This week we continue our blog series covering the speakers and topics we’re offering at OSDFCon in Herndon this coming October. Ryan Benson, a digital forensic examiner at Stroz Friedberg’s San Francisco office, took the time to talk with us a little bit about his open source utility SQLite Unknown Identifier (or SQUID), which he’ll be presenting Oct. 28:

BT: Your talk topic this year is “Introducing SQUID: A tool to ‘fuzzy match’ SQLite databases.” What drove you to develop this tool?

RB: I’ve done a lot of work in Chrome forensics and Chrome uses SQLite heavily. I needed to develop a good way to determine what version of Chrome I was looking at based on just the database files. After I had a working solution, I realized I could build on the method and make a standalone tool to compare unknown SQLite databases against a wide range of applications, not just Chrome. I also had started experimenting in mobile forensics, and the large number of SQLite databases I ran into made me think that a tool for identifying SQLite files based on content, not name or other metadata, would be a good tool to have in the arsenal.

BT: What is the 2-line reason why a practitioner should attend your talk — what will they learn?

RB: SQLite databases are growing in popularity and are increasing valuable in investigations. This talk introduces SQUID, a tool to find exact and near matches of SQLite databases based on database structure. Practitioners will learn how to triage a large number of SQLite database and quickly identify the ones that may be relevant to their case.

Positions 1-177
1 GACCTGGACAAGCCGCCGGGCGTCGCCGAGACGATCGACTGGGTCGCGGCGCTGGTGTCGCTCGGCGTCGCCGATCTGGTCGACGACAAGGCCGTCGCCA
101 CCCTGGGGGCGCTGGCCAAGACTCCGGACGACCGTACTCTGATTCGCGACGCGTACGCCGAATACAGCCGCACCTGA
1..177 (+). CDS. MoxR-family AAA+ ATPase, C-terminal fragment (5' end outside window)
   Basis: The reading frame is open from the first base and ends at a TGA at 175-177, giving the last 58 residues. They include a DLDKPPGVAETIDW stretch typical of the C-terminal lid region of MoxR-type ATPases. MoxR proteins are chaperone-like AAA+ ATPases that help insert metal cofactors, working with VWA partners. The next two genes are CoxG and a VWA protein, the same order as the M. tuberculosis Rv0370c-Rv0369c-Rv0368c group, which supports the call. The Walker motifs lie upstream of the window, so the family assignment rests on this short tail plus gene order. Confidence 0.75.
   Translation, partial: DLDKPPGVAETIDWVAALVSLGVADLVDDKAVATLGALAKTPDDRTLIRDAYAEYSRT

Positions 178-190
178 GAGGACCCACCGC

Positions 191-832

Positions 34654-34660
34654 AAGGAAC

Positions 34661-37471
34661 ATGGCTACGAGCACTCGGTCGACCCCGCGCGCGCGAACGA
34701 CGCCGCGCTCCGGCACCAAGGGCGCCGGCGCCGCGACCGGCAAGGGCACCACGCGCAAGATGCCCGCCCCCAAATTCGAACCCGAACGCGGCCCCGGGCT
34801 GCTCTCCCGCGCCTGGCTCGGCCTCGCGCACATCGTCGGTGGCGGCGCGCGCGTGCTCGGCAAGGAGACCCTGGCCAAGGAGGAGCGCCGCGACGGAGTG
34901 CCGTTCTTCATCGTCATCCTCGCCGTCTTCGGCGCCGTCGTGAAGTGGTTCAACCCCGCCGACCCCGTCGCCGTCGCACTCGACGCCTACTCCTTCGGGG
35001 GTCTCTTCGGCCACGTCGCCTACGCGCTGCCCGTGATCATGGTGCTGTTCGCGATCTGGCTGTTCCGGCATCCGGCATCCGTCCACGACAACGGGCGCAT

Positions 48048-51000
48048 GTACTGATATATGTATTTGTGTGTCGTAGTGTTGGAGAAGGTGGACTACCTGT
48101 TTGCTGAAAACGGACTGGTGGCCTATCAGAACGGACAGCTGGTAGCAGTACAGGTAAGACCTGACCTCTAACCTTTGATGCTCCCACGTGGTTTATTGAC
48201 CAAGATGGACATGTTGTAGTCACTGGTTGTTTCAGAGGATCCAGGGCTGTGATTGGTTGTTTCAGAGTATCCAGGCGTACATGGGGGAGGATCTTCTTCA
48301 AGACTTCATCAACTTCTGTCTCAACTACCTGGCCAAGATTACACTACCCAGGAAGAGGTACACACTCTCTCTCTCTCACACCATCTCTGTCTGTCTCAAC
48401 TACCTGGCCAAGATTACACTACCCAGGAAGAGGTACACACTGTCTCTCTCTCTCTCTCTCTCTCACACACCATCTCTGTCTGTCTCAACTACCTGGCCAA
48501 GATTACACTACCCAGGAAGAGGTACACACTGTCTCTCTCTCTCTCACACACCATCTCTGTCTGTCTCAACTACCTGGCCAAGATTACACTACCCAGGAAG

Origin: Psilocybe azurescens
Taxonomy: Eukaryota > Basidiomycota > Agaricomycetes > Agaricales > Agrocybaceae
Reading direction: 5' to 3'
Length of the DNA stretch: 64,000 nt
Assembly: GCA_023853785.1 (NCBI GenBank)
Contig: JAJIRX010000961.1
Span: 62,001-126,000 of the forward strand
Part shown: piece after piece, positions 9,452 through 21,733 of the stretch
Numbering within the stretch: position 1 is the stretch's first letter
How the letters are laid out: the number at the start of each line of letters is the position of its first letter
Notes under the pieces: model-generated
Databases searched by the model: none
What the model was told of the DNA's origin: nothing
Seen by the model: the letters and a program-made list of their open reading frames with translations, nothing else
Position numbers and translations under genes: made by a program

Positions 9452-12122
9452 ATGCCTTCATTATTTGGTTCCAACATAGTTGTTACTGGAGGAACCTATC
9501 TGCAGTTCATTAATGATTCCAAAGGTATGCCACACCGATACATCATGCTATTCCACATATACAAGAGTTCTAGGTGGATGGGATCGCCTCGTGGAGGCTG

BT: What brought you into the digital forensics domain?

RB: I studied computer engineering in college, not knowing exactly what career I wanted afterward. During school, I interviewed for an internship with a small computer forensic company and was intrigued by the work they did. I ended up taking the internship and getting hooked on forensics. I’ve been working in the field ever since.

BT: What is your favorite aspect of digital forensics?

RB: I love that in many cases I work on it’s me against another person. Whether the case involves an attacker that has compromised a system or a user that took corporate data and then tried to cover his or her tracks, I enjoy that I’m trying to figure out what that person did and how he or she did it. It makes the work more interesting to me.

BT: How do open source digital forensics tools make your research and/or your investigative work easier?

RB: I love open source tools because I can see what’s going on behind the scenes. I get disappointed when I find a tool that does something really interesting, but I can’t take a look at how it works and possibly leverage it myself in a different way.

On the other side of that, if I get a result from a tool that I didn’t expect or don’t quite fully understand, if the tool is open source I can look into how it got that result until I’m satisfied. If the tool is closed source, my validation of the tool’s findings can be a lot more complicated and time consuming.

BT: Besides presenting, what are you looking forward to most about OSDFCon 2015?

RB: Attending the other talks. The agenda looks amazing and I’m really looking forward to several of the presentations. I’m excited that most of the talks are on new approaches to better solve the problems we often face in the DFIR field. I expect that I will be able to leverage some of the things I learn in the presentations immediately after returning to work after the conference.

BT: What’s next for SQUID?

RB: I would love to be able to incorporate support for other databases beyond SQLite, especially the ESE databases used in many Microsoft products. I also want to keep adding new applications (and new versions) to SQUID’s catalog of known databases.

Learn more about SQUID and the wealth of other research being presented at OSDFCon — register to attend here. We look forward to seeing you October 28!